Hi Shay! I'm looking for information regarding the course below: D18384 - OracleAS 10g R3: Oracle ADF for Forms/4GL Developers In Mexico there is not any course available, but fisrt at all I would like to know if this one could help me to develop forms or if there is other course more helpful to get the first contact with forms?. Also If exists any material to buy easy to understand? and Where could I get it? I have basic java knowledge, I used to develop in other technologies, but now in my company we are implementing oracle and we need training on this issue. Thank you in advace for your help. Tania

Posted by Tania Gil on January 22, 2010 at 02:30 AM PST #

Tania - the course is a good introduction to ADF and building applications with it - but note that you probably want the newer version that deals with JDeveloper 11g: Oracle Fusion Middleware 11g: Build Applications with ADF I More info here: http://www.oracle.com/technology/products/jdev/collateral/training11g.html Courses are created based on demand - so if there is no course scheduled in your area right now - put in a request for one. Also if there are enough developers in your shop interested in the course you could ask Oracle University for a specific course in your location. As mentioned above you could also go towards the self learning track with all the resources we have on OTN (Tutorials + the fusion developer guide) and now there are also two great new books on ADF 11g that you can get on Amazon.

Posted by shay on January 22, 2010 at 02:49 AM PST #

Shay, I have very limited programming knowledge, but much better as a Oracle DBA. Our shop has started to do a lot of work on Oracle AS and so I will like to learn JDeveloper from a dba prospective, what are my chances and where should I start from. You recommanded some books from your post and I think I can pick those up tonight from my local Borders, but If you can guild me to a perticular book, will appreicate it. I am currently reading Oracle Application Server 10G Adminnistration Handbook from John Garmany, but I think I need something to guild me when I work with developers - that would include learning JDeveloper. Thank you, Albert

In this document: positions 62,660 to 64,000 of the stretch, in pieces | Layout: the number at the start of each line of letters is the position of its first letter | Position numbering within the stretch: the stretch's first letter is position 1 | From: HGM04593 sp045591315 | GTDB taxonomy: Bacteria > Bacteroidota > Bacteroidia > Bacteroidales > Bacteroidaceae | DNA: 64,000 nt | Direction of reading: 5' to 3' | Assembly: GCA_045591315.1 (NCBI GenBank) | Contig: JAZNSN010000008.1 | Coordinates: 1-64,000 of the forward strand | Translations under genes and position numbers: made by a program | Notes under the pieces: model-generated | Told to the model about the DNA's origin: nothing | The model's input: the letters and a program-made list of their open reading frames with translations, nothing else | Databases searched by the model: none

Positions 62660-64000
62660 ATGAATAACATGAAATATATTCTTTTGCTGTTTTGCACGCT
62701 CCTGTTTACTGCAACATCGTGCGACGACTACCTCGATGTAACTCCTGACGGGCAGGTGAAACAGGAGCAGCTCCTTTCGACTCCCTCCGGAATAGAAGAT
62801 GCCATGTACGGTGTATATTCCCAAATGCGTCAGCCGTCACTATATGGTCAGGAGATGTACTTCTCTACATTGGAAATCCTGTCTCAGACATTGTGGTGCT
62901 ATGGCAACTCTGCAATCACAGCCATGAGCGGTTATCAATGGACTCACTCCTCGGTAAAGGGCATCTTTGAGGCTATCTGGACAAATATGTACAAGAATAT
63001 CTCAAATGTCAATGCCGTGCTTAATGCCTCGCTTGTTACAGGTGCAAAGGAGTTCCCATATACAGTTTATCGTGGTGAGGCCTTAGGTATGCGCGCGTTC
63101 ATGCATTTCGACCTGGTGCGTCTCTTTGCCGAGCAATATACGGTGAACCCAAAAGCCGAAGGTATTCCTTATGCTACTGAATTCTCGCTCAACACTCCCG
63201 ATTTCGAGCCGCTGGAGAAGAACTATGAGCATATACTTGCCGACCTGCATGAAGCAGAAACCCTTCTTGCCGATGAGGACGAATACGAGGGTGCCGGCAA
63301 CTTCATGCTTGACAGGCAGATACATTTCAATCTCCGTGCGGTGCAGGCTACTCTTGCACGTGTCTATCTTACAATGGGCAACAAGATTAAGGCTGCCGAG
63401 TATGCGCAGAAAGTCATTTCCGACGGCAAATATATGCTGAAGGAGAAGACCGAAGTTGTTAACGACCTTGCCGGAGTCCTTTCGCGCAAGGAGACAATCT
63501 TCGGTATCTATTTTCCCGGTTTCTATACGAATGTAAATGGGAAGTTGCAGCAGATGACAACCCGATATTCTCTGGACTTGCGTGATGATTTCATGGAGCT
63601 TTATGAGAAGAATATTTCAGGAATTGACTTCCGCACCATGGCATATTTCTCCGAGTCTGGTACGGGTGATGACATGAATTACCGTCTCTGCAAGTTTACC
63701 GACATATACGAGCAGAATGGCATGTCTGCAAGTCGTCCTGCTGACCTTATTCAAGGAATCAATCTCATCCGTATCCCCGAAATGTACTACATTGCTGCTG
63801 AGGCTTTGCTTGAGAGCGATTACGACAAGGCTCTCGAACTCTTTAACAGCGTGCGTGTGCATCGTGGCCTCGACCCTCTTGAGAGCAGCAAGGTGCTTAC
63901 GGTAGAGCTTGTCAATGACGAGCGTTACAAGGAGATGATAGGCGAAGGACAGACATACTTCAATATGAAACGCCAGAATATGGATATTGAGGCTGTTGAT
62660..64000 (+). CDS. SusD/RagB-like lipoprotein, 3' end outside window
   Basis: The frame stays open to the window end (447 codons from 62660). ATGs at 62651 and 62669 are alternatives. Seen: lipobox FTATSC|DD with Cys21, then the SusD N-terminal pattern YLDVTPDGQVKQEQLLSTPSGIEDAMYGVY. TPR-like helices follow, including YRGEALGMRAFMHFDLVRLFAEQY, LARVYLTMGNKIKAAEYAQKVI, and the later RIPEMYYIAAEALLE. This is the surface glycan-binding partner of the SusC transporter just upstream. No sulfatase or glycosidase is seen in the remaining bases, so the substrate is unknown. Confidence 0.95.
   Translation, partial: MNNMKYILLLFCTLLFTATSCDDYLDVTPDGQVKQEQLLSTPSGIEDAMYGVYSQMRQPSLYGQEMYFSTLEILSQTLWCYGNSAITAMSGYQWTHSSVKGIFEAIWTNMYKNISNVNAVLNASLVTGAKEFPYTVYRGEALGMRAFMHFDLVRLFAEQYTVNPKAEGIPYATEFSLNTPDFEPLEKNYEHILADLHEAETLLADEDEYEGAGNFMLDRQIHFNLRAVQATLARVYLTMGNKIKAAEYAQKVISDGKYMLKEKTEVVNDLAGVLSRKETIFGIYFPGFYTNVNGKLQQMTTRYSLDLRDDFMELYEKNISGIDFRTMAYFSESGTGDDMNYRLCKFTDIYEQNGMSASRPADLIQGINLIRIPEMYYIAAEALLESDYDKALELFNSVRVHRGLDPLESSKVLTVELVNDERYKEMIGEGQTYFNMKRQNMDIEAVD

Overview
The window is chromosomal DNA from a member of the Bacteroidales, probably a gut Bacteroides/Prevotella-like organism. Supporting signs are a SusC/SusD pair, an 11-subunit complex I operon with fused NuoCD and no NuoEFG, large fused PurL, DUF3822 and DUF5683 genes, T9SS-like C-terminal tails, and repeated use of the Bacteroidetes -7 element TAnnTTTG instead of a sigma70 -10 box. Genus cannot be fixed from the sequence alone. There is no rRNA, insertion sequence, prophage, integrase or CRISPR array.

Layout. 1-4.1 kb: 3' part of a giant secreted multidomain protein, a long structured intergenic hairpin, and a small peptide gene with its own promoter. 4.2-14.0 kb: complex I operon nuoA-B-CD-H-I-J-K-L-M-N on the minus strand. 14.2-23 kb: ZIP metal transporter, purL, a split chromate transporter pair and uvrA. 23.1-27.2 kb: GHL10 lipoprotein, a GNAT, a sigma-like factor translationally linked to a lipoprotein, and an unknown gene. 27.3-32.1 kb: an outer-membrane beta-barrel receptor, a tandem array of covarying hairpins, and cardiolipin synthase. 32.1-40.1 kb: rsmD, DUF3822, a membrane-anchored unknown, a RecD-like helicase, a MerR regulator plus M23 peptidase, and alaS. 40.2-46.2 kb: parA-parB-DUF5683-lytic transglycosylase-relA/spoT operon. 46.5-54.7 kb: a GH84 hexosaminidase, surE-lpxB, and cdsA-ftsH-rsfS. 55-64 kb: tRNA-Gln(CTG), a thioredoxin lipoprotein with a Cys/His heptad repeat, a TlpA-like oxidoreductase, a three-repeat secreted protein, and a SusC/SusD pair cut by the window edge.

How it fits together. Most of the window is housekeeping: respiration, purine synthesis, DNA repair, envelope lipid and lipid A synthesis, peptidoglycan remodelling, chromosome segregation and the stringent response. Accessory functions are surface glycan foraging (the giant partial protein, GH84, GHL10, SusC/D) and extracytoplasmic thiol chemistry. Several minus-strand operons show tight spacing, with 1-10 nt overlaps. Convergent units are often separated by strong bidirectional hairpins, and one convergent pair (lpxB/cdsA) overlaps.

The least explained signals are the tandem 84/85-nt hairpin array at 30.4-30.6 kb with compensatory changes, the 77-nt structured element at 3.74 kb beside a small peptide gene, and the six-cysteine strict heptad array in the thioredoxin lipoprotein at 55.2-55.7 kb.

Posted by Albert Zaza on April 05, 2010 at 11:58 PM PDT #

Albert, it depends on what level of knowledge you need. You can read some of the overview papers on OTN to get an understanding of what ADF is without doing actual code development. You can also try out a couple of the basic tutorials to get an understanding of how it works with the database. Then it depends on what type of interaction with ADF you are going to have, if you are not going to do serious development, buying a book about it might not be needed. Instead it would be good to read up on the deployment steps in the Fusion Developer Guide on OTN.

Posted by shay.shmeltzer on April 06, 2010 at 01:59 AM PDT #

A bit of self promotion, ;o) but there has just been published a new official Oracle Press book: The Quick Start Guide to Fusion Development with Oracle JDeveloper and ADF. http://www.amazon.com/Quick-Start-Oracle-Fusion-Development/dp/0071744282 Which should get people up and running in as short a time as possible Thanks

Posted by Grant Ronald on October 18, 2010 at 07:17 PM PDT #

I am a PL/SQL Developer. We do application development using Mod Pl/SQL (for front end) and PL/SQL package procedure for backend data processing. Most of the logics are data driven.Is it a good idea to move applications to ADF frame work? Is there any way we can use Pl/SQL method calls from ADF or do i have to learn Java for this.I am very comfortable working with Oracle Application Express(APEX) because everything can be done with PL/SQL in APEX.

So to convert my UI, do i need to use ADF or APEX?

Please help me guiding on these 2 choices.

Posted by guest on January 11, 2012 at 08:19 PM PST #

guest (PL/SQL Developer) - there are a lot of differences between APEX and ADF - on the UI part the key difference is that ADF uses a component approach and offers over 150 ajax enabled components that create a much richer UI - in APEX to achieve this you'll need to delve into Javascript coding.
There are many other differences in terms of development environment, architecture, reusability, portability, clients, team support and more.
Without more information about your application and your team it would be hard to make a clear cut recommendation.
And yes you can call PL/SQL stored procedures from an ADF application - check our documentation for more on this.

Posted by Shay on January 13, 2012 at 10:05 AM PST #